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Wooden Boats of the St. Lawrence River
Images of America
The Thousand Islands’ very name conjures up images of great natural beauty and nautical wonders. There are forested islands replete with storybook stone castles. Exquisite mahogany runabouts can be seen speeding across the placid surface of the mighty St. Lawrence. Names like Boldt, Bourne, Emery, Lyon, and Pullman are embedded in the Golden Age of the area, and it all comes to life in this pictorial history of the river.
Wooden Boats of the St. Lawrence River tells the story of the rich and powerful men who constructed castles and built classic wooden boats in the Thousand Islands. At the center of the story loom David and Charlie Lyon.
A descendent of the Lyon family, David Kunz tells the story of the river through historical photographs. David is the great-great-nephew of Charles Potter Lyon and Helen Griffin Lyon. Most of the photographs in this book are from the Lyon Archives on Oak Island in Chippewa Bay in the heart of The Thousand Islands.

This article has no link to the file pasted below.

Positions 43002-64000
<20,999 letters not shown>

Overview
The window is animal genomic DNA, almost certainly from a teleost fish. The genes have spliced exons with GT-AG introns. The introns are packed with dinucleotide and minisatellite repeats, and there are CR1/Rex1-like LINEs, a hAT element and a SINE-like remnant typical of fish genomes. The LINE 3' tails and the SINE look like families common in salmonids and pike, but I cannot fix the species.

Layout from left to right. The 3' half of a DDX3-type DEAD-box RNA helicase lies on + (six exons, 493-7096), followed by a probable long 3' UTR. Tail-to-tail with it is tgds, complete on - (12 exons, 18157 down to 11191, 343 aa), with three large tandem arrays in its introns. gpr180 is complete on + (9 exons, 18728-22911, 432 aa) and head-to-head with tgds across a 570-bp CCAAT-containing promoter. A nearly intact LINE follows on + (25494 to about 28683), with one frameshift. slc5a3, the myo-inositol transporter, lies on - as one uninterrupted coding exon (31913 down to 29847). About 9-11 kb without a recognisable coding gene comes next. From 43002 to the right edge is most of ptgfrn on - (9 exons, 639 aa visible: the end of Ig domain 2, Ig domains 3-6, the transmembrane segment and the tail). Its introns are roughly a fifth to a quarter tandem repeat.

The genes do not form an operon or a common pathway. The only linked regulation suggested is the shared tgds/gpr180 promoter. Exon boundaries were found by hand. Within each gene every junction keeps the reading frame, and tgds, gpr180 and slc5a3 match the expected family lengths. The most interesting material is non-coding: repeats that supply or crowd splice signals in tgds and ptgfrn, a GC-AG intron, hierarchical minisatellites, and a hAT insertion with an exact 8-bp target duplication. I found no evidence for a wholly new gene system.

Bill Simpson, novelist, poet, biographer, and publisher, first set foot on Oak Island in the fall of 1976. He has visited the island practically every summer since. Simpson teamed up with Mr. Kunz to research and write Wooden Boats of the St. Lawrence River.